Two strangers’ paths cross when they are both attracted to a mysterious pharmaceutical drug trial. Owen (Jonah Hill) is trying to cure his schizophrenic hallucinations while Annie (Emma Stone) sneaks her way into the trial in order to supplement a drug problem.

From Cary Joji Fukunaga, creator of True Detective, this Netflix Original is as bold a TV show as you’re likely to see this year. Tackling psychology and mental illness head-on, it is an unflinchingly surreal, distinctly weird piece of work.

With striking visuals typical of Fukunaga’s work, he flitters from clean grayscale to vivid neon glows as often as he flitters from reality to dream sequences. With around half the screen time spent in the real world trial centre, the other half is spent in a whole host of fantastical locations as we are transported to the dreams of Owen and Annie.

The dream-world is handled with such detail and care, mastering that normalisation of strangeness which only dreams have. They’re jam-packed with familiar locations, objects and characters, used in unfamiliar ways. As in The Sopranos, dreams are utilised to delve into the psychology of characters, revealing truths to brilliant effect.

There is a slight mid-season lag as we spend more and more time dreaming. It often feels a little indulgent and lacking in purpose or direction. But the magnificent final two episodes pay-off in a way that makes up for any impatience generated in that period.

Its biggest problem is probably the company Maniac either deliberately, or unavoidably shares. With the concept of a Black Mirror episode and visuals akin to Ex-Machina, or clear similarities to Blade Runner and Inception, there are constant comparisons to other great works of filmmaking. None more so than 2001: A Space Odyssey (it’s hard to see a talking computer and not think of HAL).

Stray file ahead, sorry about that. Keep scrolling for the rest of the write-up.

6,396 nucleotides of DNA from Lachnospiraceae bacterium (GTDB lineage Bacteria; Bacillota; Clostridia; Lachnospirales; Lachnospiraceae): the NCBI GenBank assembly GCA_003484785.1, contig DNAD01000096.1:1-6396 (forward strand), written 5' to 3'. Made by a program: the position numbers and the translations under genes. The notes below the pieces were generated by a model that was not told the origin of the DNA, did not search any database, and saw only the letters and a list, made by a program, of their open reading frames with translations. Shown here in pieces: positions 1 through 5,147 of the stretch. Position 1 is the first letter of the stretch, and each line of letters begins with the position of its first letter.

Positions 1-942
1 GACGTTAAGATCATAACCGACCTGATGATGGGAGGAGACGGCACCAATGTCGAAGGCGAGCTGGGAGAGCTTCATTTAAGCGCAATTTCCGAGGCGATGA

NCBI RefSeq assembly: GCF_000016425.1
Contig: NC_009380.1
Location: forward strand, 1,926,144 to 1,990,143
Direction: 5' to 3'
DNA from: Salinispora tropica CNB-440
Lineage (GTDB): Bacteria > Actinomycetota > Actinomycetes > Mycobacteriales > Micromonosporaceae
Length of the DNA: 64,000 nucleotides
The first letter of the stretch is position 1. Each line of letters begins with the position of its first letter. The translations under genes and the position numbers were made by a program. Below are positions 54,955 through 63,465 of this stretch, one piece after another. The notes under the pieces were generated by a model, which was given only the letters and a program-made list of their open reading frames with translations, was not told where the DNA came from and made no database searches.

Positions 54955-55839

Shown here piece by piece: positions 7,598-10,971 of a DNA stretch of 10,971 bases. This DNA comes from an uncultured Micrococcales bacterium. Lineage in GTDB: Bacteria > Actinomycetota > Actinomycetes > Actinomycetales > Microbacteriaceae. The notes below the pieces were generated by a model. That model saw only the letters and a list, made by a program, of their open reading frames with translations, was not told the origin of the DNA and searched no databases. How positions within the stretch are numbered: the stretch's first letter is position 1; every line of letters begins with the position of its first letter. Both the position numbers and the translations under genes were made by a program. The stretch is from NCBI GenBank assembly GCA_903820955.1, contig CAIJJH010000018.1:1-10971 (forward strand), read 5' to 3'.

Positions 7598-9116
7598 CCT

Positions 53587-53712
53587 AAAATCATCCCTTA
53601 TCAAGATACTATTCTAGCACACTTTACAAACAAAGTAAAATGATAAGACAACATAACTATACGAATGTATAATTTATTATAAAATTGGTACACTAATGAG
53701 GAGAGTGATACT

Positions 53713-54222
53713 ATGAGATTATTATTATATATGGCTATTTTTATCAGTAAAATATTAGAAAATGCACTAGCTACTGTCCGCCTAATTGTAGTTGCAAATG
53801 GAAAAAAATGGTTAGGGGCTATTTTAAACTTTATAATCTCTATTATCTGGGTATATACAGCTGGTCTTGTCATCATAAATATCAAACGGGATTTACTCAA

Counteracting that is perhaps its greatest strengths; Jonah Hill and Emma Stone. Hill is terrific, filled with pain and dread, he gets better and better throughout the season. His remarkable work very nearly gets forgotten however, thanks to the unbelievable talents of Emma Stone. Still not even 30 years old, she has established herself as one of the very best actors working today. Her versatility and range is a joy to behold as the dreamworld gives her (and Hill) the opportunity to show off with different characters, accents and worlds to fill.

Not to forget the impressive supporting cast. Justin Theroux is the right kind of ridiculous as the scientist behind the drug, while Sally Field is a force to be reckoned with as his mother. Most notably though is Sonoya Mizuno; hidden under a stylish bob and funky glasses she inhabits Dr. Azumi Fujita completely.

While the brilliance of Maniac is often undercut by the fact it is so reminiscent of other great works of art, its daring subject matter, unique sensibility and stunning production come through triumphantly. In isolation this is a sensational piece of writing, brought to life with stunning visuals, an outstanding ensemble and a sumptuous score. One of 2018’s very finest pieces of television.

4 stars

Image Credit Movie DB

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